Conditions or circumstancessuperimposed on normal course ofevents associated with birth andadjustment to extrauterine existenceBirth trauma includes physical injuriessustained during labor and birthCongenital anomalies: gastrointestinal(GI) malformations, neural tubedefects, abdominal wall defects, andcardiac defects

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    Birth Trauma

    Injury sustained during labor and birthBirth injuries may be avoidable

    Careful assessment of risk factors andappropriate planning of birth

    Ultrasonography allows antepartum diagnosis ofmacrosomia, hydrocephalus, and unusualpresentationsElective cesarean birth chosen for somepregnancies to prevent significant birth injury

    Birth Trauma

    Small percentage of significant birthinjuries are unavoidable despite skilledand competent obstetric care

    Especially with difficult or prolonged laborWhen the infant is in an abnormalpresentation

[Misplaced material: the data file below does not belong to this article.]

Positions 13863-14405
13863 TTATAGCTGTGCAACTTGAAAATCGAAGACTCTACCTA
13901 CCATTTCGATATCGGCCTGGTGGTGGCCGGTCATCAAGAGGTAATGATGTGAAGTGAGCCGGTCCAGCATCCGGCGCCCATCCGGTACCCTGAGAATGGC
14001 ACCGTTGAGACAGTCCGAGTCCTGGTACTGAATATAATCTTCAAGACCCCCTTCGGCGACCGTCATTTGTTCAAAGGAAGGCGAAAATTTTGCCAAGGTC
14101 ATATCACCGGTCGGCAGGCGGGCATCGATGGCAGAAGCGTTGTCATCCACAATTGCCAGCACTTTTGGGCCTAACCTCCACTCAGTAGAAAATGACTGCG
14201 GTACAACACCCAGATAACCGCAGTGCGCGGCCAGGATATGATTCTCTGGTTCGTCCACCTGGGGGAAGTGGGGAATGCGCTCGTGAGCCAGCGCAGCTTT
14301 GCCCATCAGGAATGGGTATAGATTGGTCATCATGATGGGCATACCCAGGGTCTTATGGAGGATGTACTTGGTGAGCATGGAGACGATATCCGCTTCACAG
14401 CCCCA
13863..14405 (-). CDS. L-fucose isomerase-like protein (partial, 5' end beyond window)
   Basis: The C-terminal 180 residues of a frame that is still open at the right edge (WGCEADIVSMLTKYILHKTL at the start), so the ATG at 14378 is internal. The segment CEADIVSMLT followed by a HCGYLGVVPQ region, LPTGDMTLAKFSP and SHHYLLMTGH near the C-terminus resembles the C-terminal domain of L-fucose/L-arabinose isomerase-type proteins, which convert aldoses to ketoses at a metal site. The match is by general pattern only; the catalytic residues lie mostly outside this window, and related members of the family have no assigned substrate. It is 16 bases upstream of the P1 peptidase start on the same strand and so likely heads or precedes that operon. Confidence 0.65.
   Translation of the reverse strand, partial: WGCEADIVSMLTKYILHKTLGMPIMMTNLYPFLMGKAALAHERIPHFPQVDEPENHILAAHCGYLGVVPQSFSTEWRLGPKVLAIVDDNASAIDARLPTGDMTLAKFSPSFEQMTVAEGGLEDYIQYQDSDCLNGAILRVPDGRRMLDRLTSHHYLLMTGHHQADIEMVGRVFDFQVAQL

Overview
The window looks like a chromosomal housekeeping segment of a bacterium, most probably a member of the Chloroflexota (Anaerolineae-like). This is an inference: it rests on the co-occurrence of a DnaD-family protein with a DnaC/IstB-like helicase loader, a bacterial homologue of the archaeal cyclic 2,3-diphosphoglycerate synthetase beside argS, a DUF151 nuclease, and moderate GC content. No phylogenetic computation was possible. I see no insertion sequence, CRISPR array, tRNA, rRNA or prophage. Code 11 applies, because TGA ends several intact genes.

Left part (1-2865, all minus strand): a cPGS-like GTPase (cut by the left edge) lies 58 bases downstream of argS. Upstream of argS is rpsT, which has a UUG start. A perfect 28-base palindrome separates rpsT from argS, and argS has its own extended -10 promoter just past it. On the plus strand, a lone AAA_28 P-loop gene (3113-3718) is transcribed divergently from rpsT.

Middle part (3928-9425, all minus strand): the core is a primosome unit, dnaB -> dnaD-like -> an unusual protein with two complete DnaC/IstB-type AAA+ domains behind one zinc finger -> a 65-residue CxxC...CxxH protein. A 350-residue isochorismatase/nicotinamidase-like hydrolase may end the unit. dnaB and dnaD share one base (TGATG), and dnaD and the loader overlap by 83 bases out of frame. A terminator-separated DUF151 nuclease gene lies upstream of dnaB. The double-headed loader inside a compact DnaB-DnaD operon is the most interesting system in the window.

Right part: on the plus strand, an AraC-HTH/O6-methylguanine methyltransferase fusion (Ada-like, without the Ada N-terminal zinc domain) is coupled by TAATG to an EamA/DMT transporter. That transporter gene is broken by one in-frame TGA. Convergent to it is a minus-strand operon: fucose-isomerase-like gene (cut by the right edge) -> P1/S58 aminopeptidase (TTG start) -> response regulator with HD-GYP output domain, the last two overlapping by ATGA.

Some injuries cannot be anticipated untilthe circumstances are encounteredduring childbirth

    Birth TraumaCare management

    Skeletal injuriesPeripheral nervous systeminjuries

    Brachial paralysisFacial paralysisPhrenic nerve injury

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    Birth TraumaCare management (contd)

    Central nervous system injuriesIntracranial hemorrhage (ICH)Subdural hematomaSubarachnoid hemorrhageSpinal cord injuries

    Neonatal InfectionsSepsis

    Bacterial, viral, fungalPatterns

    Early onset or congenitalNosocomial infectionlateonset

    SepticemiaPneumoniaBacterial meningitisGastroenteritis is sporadic

    Neonatal Infections

    AssessmentPlan of care/implementationCare management

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    Neonatal InfectionsTORCH infections